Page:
void decrypt (uint32_t* v, uint32_t* k) {
    uint32_t v0=v[0], v1=v[1], sum=0xC6EF3720, i; /* set up */
    uint32_t delta=0x9e3779b9; /* a key schedule constant */
    uint32_t k0=k[0], k1=k[1], k2=k[2], k3=k[3]; /* cache key */
    for (i=0; i&lt;32; i++) { /* basic cycle start */
        v1 -= ((v0&lt;&lt;4) + k2) ^ (v0 + sum) ^ ((v0&gt;&gt;5) + k3);
        v0 -= ((v1&lt;&lt;4) + k0) ^ (v1 + sum) ^ ((v1&gt;&gt;5) + k1);
        sum -= delta;
    } /* end cycle */
    v[0]=v0; v[1]=v1;
    printf("%x%x", v0, v1);

void main() {
    /* Our cipher chunks, found in the __DATA__ block of the Perl code */
    uint32_t c0[] = { 0x78725752, 0x85c742da };
    uint32_t c1[] = { 0x15c67079, 0x8094a00b };
    uint32_t c2[] = { 0x54f08c6b, 0x937ed1f2 };
    uint32_t c3[] = { 0x6810afed, 0x7372cd76 };

    /* The used keys for encrypting */
    uint32_t k[] = { 0x5065726c, 0x5f31735f, 0x416d617a, 0x696e6721 }; /* Original key: Perl_1s_Amazing! */
    uint32_t k0[] = { 0x78725752, 0x85c742da, 0x78725752, 0x85c742da }; /* c0 . c0 */
    uint32_t k1[] = { 0x15c67079, 0x8094a00b, 0x15c67079, 0x8094a00b }; /* c1 . c1 */
    uint32_t k2[] = { 0x54f08c6b, 0x937ed1f2, 0x54f08c6b, 0x937ed1f2 }; /* c2 . c2 */

    /* Decrypting the chunks */
$ gcc --std=c99 solution.c
$ ./a.out
$ ./a.out | perl -nle 'print pack("H*", $_)'
&gt;&gt;&gt; CSCBE{Perl1sWr1te0nceRe4dn3veRr}

There we go! CSCBE{Perl1sWr1te0nceRe4dn3veRr} was the flag.

Testimonial of Stefaan Truijen

Hi, I’m Stefaan Truijen and in 2014-2015 I did my master thesis at the department of computer science at KULeuven. I assessed the susceptibility of modern web browsers to RAM scrapers in collaboration with NVISO. Security had always been one of my passions, so I was excited to get started.

Writing a thesis is an intensive process. Happily, I was able to rely on both Arne (NVISO) and Raoul (KULeuven) throughout the entire year for advice/brainstorming.

First, I needed to get an overview of prior research on memory scraping. Arne supplied me with a couple of initial research documents and references, and I reviewed any new material I found with Arne and Raoul almost weekly.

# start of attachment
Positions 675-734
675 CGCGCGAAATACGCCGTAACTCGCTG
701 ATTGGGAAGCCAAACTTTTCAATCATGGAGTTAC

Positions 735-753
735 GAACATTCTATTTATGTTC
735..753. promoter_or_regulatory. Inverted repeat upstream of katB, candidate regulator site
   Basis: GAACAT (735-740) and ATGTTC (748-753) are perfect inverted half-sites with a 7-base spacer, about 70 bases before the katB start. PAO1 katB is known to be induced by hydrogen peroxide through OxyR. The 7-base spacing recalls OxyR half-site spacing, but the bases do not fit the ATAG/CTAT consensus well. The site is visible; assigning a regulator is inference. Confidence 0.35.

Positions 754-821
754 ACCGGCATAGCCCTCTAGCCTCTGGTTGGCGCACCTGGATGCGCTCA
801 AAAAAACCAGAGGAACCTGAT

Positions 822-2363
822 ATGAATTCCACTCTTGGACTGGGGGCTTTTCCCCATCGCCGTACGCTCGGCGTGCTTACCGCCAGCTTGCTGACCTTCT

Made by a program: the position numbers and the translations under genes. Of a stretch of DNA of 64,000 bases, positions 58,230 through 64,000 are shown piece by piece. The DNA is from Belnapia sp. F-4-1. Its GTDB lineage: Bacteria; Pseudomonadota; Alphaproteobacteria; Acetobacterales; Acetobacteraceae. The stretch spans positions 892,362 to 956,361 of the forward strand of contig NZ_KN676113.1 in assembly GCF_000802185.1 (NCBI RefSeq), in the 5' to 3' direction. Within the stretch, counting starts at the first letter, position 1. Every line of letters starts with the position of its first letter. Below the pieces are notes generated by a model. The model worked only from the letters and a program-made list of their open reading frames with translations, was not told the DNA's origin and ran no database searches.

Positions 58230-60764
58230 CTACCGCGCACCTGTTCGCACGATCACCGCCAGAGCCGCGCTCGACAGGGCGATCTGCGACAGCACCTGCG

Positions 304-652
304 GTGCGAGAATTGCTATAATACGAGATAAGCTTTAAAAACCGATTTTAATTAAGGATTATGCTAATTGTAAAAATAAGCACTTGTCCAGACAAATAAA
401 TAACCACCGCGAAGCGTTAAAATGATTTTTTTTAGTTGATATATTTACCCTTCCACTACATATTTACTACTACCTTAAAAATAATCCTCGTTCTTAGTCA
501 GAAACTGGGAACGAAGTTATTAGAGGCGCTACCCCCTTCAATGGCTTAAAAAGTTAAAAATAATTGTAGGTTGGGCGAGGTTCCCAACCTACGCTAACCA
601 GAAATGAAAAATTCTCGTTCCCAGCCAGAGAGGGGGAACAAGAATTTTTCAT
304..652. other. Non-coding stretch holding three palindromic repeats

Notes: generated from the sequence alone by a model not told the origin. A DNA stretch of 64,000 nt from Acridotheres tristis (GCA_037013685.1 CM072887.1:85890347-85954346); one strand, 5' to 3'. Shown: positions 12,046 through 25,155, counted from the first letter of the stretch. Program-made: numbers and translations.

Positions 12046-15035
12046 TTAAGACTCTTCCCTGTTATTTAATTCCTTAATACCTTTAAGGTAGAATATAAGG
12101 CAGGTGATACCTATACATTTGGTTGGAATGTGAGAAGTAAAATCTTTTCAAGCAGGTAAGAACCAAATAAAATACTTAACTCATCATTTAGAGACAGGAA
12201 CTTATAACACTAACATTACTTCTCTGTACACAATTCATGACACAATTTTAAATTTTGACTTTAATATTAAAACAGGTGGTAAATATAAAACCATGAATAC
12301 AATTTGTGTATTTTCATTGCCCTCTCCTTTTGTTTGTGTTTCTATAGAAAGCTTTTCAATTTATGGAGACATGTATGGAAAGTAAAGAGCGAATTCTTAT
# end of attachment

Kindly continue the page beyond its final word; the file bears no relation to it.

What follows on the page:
After some preliminary tests, I had to determine how I would continue and I wanted to contribute at least a little bit to fighting memory scrapers. I was able to bounce a few ideas off Arne and Raoul. In the end we decided that, since I was unable to find any prior research that had already assessed the size of the problem – i.e. memory scraping web browsers – measuring the degree of susceptibility of each of the three most commonly used web browsers (Chrome, Firefox, IE) was the most interesting angle.

In order to get a sufficient amount of data to form a solid conclusion, I ran thousands of experiments. Of course, running thousands of experiments manually is not very efficient and it affects reproducibility of the results. Therefore I learned how to work with new tools. Most relevant were Selenium’s automated testing framework for web browsers and the Windows API. Whenever I had questions, Arne and Raoul gladly answered them.

Now that the dust has settled, I can say that I have acquired a deeper understanding of low level security, more specifically memory scraping, and the consequences of relatively relaxed memory and API access policies that I did not have before. I am very satisfied with the result of my thesis and NVISO played an important role in realizing it!

Testimonial of Nick Van Haver

Hi, I’m Nick Van Haver and I want to reflect briefly on my master thesis which I have worked out in cooperation with NVISO and the Ghent University. NVISO helped me in many ways while providing me with a lot of freedom to choose the course of my thesis. They showed me a lot of trust and respect, which I truly appreciate.

The topic of my thesis research was “The Detection of Client-side Vulnerabilities in Web Applications through the Browser”. This topic is deeply rooted in the field of web application security, and thus lead me far beyond its basics. At first I had quite some experience with the development of web applications, but far less with relation to their security aspects.

When looking into a new field or topic, it is hard to find the right sources and high quality references. The right resources can turn a week’s worth of work into a single day. NVISO provided me with these resources and handed me tools, enabling me to educate myself in the web application security field and to make the most out of my thesis. Thanks to NVISO, I had contact with some of the big names in the industry such as Google, Minded Security, Portswigger and many others. Furthermore they assisted me with their expertise in security during meetings.